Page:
Roads near recent wildfires can also be a hazard. The North Umpqua highway had the Jack Fire this year and Archie Creek last year.

“So with these first rains, depending on the amounts we get, we can see some push-outs or some small debris flow onto the highway,” Leaming said.

Now is the time to make sure things like tires and windshield wipers are up to date on your vehicle. And if you do see an accident, slow down and give them plenty of space. Leaming recommends leaving early to give yourself extra time to make it to your destination slowly and safely.

Rain can create dangerous driving conditions including reduced visibility, reduced traction between tires and the road, and less predictable car handling. When it’s raining, be cautious and give yourself more time to get where you are going. Also remember to:

  • Slow down, especially through high water. Driving through several inches of water at high speed can cause you to lose control of the car.
  • Watch for hydroplaning conditions. If you hydroplane, ease off the gas, gently apply the brakes and steer straight ahead.
  • Keep your distance. If it hasn’t rained in a while, road surfaces will be slick.
  • Turn on your headlights to improve visibility.
  • Disengage your cruise control.

Maintain your Vehicle

  • Before heading out in wet weather, check your wipers for signs of damage. Replace wiper blades regularly.
  • Make sure your defroster is functioning properly, especially if you haven’t used it in a while.
  • Check your brakes. After driving through a puddle, check that brakes are working properly by tapping them gently a few times.
  • Make sure tires are in good condition and are at the recommended inflation level. Tires should have a recommended 2/32 of an inch tread depth at any two adjacent grooves. Driving on over-inflated or under-inflated tires reduces traction and control on wet pavement.

​​​You can check out more information at ODOT’s Website: https://www.oregon.gov/odot/Pages/index.aspx 

Oregon reports 2,242 new confirmed and presumptive COVID-19 cases, 11 new deaths

There are 11 new COVID-19 related deaths in Oregon, raising the state’s death toll to 3,547. The Oregon Health Authority reported 2,242 new confirmed and presumptive cases of COVID-19 bringing the state total to 307,768.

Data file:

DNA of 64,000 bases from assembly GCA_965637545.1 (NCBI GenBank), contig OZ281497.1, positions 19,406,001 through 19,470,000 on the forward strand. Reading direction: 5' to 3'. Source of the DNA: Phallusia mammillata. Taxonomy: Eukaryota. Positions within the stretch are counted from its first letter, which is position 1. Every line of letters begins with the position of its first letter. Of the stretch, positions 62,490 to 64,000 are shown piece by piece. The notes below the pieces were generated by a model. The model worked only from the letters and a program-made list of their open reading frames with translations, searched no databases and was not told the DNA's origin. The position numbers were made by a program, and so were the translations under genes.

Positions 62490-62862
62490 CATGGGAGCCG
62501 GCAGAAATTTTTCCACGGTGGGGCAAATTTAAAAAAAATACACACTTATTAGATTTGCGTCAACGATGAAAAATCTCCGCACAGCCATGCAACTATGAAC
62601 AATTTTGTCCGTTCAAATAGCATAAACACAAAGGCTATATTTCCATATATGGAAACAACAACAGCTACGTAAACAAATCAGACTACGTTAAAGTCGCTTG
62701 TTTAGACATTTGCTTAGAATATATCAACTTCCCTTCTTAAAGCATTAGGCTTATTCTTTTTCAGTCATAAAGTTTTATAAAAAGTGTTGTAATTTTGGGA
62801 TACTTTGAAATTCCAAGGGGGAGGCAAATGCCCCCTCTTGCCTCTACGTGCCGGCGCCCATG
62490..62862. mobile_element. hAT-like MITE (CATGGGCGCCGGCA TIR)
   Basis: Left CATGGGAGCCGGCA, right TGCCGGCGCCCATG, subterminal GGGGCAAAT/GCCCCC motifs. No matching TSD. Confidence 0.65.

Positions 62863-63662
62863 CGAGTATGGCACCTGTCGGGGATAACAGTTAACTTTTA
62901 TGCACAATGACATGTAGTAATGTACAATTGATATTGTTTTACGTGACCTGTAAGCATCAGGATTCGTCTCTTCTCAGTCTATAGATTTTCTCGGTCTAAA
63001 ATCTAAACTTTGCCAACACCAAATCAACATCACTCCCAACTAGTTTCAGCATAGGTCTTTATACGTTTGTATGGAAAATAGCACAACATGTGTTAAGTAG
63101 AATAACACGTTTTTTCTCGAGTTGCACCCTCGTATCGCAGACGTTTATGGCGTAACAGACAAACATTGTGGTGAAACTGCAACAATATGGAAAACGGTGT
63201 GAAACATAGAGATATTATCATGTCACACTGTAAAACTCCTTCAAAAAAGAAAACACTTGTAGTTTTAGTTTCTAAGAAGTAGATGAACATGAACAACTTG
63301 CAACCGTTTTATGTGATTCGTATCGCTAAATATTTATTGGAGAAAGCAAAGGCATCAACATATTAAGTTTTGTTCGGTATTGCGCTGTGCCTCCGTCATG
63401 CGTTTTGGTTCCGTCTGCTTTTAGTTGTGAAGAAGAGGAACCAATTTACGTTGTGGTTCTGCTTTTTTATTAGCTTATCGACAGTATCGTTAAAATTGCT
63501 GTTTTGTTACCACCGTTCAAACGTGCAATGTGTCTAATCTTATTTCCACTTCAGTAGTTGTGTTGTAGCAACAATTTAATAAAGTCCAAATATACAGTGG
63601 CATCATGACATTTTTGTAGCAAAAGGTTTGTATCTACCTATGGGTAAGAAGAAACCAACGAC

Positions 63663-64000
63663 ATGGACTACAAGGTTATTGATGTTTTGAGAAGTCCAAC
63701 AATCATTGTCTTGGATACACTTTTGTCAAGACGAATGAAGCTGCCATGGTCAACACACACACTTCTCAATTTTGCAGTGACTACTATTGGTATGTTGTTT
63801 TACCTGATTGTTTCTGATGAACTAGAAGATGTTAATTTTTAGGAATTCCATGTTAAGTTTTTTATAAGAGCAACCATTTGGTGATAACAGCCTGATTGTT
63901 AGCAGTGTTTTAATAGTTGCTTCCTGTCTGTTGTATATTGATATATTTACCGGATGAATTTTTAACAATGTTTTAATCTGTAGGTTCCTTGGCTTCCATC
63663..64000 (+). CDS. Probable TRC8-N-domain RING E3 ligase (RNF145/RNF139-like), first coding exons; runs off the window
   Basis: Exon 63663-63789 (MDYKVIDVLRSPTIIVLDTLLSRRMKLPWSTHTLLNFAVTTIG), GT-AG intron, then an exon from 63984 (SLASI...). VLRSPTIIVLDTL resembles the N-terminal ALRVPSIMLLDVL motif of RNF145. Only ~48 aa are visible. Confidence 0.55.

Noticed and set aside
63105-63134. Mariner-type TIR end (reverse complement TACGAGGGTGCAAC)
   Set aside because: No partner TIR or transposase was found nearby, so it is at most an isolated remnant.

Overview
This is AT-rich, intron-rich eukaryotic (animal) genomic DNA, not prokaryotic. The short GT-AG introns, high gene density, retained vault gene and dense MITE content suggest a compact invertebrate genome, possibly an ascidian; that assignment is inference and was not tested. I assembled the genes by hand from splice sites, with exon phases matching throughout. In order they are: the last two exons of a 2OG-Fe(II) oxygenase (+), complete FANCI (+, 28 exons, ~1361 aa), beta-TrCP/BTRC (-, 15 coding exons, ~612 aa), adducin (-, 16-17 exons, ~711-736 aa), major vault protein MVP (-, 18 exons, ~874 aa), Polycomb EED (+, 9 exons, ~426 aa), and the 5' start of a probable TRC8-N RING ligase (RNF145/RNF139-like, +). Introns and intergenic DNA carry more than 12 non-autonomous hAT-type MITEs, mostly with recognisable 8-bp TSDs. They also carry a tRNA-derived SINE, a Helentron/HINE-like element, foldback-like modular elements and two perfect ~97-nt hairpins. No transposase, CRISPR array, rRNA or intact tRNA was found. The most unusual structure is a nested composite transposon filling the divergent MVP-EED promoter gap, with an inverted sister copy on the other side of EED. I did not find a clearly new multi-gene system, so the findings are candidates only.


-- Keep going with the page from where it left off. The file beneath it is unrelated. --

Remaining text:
The new confirmed and presumptive COVID-19 cases reported today are in the following counties: Baker (22), Benton (34), Clackamas (84), Clatsop (47), Columbia (33), Coos (48), Crook (26), Curry (13), Deschutes (169), Douglas (81), Grant (1), Harney (14), Hood River (13), Jackson (149), Jefferson (10), Josephine (70), Klamath (68), Lake (6), Lane (184), Lincoln (20), Linn (167), Malheur (42), Marion (205), Morrow (8), Multnomah (249), Polk (42), Sherman (2), Tillamook (11), Umatilla (63), Union (31), Wallowa (4), Wasco (19), Washington (243) and Yamhill (64).

Oregon Health Authority Media Briefing with Dr. Dean SidelingerThe State Epidemiologist

Here are Dr. Sidelinger’s talking points, as well as a link to slides.

Learn more about COVID-19 vaccinations  

To learn more about the COVID-19 vaccine situation in Oregon, visit our webpage (English or Spanish), which has a breakdown of distribution and other information.

The Conquer Covid in Klamath campaign announces its winner for week 3. Nolan Napier of Chiloquin won a Top of the Line Traeger Pellet Grill and 12 bags of premium pellets from Diamond Home Improvement.

Nolan was selected in a random drawing of all Klamath County residents that have entered at conquercovidinklamath.com.

Each week the prize changes and this week it is $4,800 worth of gasoline. That’s basically $400 a month for the year.

The drawing for this weeks prize will take place on Monday morning.

There is a different prize each week along with the Grand Prize, which is the winners choice of a new Dodge RAM pickup or a new Dodge Durango SUV. There are numerous runner up prizes as well.

To enter Klamath County residents can go to conquercovidinklamath.com. The site also lists all prizes, rules and vaccination sites. http://conquercovidinklamath.com/

Heavy Weekend Rain and Lower Temperatures Will End the Summer Season

Rain couldn’t come soon enough. This will really help in the fight against Western Oregon’s current wildfires.

Strong winds, heavy rain, and even a thunderstorm or two are possible throughout the weekend. This type of rain will definitely prevent the drought monitor from worsening, but it won’t fix our drought in just a weekend. We are still well behind this water year.

MORE WEATHER INFO HERE: https://graphical.weather.gov/sectors/pacnorthwest.php?element=Wx

InciWeb has INFO on the larger fires still burning in Oregon.

https://keeporegongreen.org/prevent-wildfires/

This public lands link is super helpful to check before you head outdoors. The Keep Oregon Green website carries ODF’s public use restrictions. Click the link for up-to-date information: https://keeporegongreen.org/current-conditions/

More Than 9,000 Oregon Tenants Who Applied For Rent Assistance  Still Waiting For Aid

What appears to be an unprecedented need coupled with a faulty state software system and staffing shortages at some local agencies has led to a massive backlog of rent assistance applications for the Oregon Emergency Rental Assistance Program. This backlog could cause hundreds of renters to lose protection from eviction.

The Oregon Emergency Rental Assistance Logo

More than 9,000 tenants who applied for assistance over the past couple of months are still waiting for their applications to be approved.

While state lawmakers approved a stopgap measure to protect renters who have sought rent assistance, the extension for many Oregonians only lasts for 60 days after they’ve applied and notified their landlords. A local ordinance extended those protections to 90 days in Multnomah County.

The statewide moratorium on evictions expired at the end of June after lawmakers declined to extend it.